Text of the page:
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Old March 8th, 2008, 01:01 PM   #1
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Taking advantage of sse4?

Iíve been reading a lot about how sse4 on the newer x86 CPUs is supposed to speed up video encoding. Will Cineform be able to take advantage of these new instructions? If so, when do you plan to support it?

I shoot and edit underwater video, and need to do a lot of color correction. So, Iím really interested in speeding up the editing time and playback of color corrected HDV in my NLE (Vegas 7).

It is my understanding that color correction is performed by uncompressing the video, modifying the color channel information, and recompressing the resulting video. Since I donít fully understand how the Cineform codec integrates into Vegas, I might have this wrong. Any insight you can give me into this process would also help.

Thanks,

--Mark
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Old March 8th, 2008, 05:04 PM   #2
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We have looked into SSE4, CineForm encoding is already very fast (all SSE4 equipped systems can basic encode HD in real-time), we are more likely to see what impacts it has on Decoder performance, where you are often decoding more than one stream. No dates on adding SSE4 acceleration.

How color correction is described is basically correct. The CineForm codec connects to Vegas through the Video for Windows interface. When rendering color correction to CineForm you are benefitting for CineForm's ability to hold on to more information than native camera codecs, more like the quality performance of uncompressed files, without the huge storage and bandwidth headaches.
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Old November 19th, 2008, 03:32 AM   #3
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ALL SSE4 systems ??

Hi DAvid. Just a clarification on your post. ""All SSE4 systems are fast enough for encoding" I am trying to use a mini-itx battery powered system as a portable Cineform recorder. An option is the 17W penrym mobile CPUs..However the Penryn SL9400 tops out at 1800 MHz. I have successfully encode 1080p/30p with a 2.2GHz overclocked Merom.
2 GHz Meroms are pushing it, but with a custom configured XP, it is possible. Can you confirm if the 1.8GHz 17W TDP Penryns are able to record without a problem ?
Benchmarks show about 5% improvement in Divx and H.264 encoding though..

Thanks!

Quote:
Originally Posted by David Newman View Post
We have looked into SSE4, CineForm encoding is already very fast (all SSE4 equipped systems can basic encode HD in real-time), we are more likely to see what impacts it has on Decoder performance, where you are often decoding more than one stream. No dates on adding SSE4 acceleration.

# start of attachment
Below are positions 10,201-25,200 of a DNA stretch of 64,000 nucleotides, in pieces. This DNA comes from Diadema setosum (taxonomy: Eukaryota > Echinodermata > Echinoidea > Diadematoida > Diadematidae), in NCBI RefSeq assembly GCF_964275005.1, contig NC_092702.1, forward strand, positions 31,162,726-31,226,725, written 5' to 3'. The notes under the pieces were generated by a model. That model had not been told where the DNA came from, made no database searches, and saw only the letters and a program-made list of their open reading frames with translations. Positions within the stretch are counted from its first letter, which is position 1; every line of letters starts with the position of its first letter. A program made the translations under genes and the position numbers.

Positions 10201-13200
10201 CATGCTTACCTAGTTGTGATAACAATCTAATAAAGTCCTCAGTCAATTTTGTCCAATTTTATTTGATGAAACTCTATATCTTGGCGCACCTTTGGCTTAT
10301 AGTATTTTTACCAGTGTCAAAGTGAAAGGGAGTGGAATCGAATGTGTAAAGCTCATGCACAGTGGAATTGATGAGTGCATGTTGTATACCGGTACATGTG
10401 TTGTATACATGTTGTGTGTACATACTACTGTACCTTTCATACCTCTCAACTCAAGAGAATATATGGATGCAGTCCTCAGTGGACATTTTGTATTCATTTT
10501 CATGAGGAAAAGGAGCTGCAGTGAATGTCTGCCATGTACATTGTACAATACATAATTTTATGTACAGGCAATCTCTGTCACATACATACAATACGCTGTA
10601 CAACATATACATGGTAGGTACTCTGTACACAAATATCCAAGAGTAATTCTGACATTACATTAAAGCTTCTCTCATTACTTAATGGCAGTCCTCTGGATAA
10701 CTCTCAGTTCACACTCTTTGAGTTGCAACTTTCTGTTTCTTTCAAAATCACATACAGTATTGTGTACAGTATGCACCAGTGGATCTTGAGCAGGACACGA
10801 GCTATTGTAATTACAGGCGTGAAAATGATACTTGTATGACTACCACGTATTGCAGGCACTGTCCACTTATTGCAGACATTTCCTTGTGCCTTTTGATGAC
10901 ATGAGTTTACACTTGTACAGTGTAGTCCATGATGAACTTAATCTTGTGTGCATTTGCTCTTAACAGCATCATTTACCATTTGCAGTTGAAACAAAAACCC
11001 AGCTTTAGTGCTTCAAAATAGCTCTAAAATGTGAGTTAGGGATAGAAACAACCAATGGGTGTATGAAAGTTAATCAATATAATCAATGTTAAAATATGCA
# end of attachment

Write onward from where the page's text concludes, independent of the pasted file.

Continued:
How color correction is described is basically correct. The CineForm codec connects to Vegas through the Video for Windows interface. When rendering color correction to CineForm you are benefitting for CineForm's ability to hold on to more information than native camera codecs, more like the quality performance of uncompressed files, without the huge storage and bandwidth headaches.
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Old November 19th, 2008, 03:36 AM   #4
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40% improvement with SSE4

Check this out - for SSE4 optimized code

AnandTech: Intel Mobile Penryn Benchmarked: Battery Life Improves Again

Is Cineform optimized for SSE4, David ?
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Old November 20th, 2008, 01:59 AM   #5
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I've run CineForm on both 2.6GHz T9500/2.5GHz T9300-equipped notebooks and it runs well but not as well as a 2.4GHz Conroe. This could be down to many factors: front side bus, memory speed, chipset... regardless, the Conroe doesn't have SSE4 so while I might be completely wrong, I don't think SSE4 is supported.
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Old November 20th, 2008, 01:52 PM   #6
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Quote:
Originally Posted by Anmol Mishra View Post
Check this out - for SSE4 optimized code

AnandTech: Intel Mobile Penryn Benchmarked: Battery Life Improves Again

Is Cineform optimized for SSE4, David ?
Anmol, SSE4 instructions don't do as much for CineForm algorithms, so we haven't invested (yet) in SSE4 upgrades. We have gained more speed at a faster rate by upgrading our threading algorithms. That doesn't mean we won't code for SSE4, we just haven't done it yet.

Regarding your recording station, your CPU seems a bit slow. We won't "guarantee" a specific processor because there are too many variables such as scene complexity, encoder quality preference, HD-SDI versus HDMI ingest, spatial resolution, frame rate, telecine removal (or not), etc. But I understand that you prefer to use the lowest cost CPU you can get away with because it reduces your system cost.

Here is the way we usually recommend this. Setup a scene of reasonably high image complexity , then setup your CineForm encoding parameters (quality setting, pre-processing options, etc) in the worst case manner you intend to use them. Then as long as the CPU meters are in the 70% range while recording you're probably in good shape. Remember, you want to set up a reasonably high image complexity scene that "taxes" the CPU more than an easy scene. If the CPU meters hover at 70% or below then it allows sufficient overhead for even more complex scenes.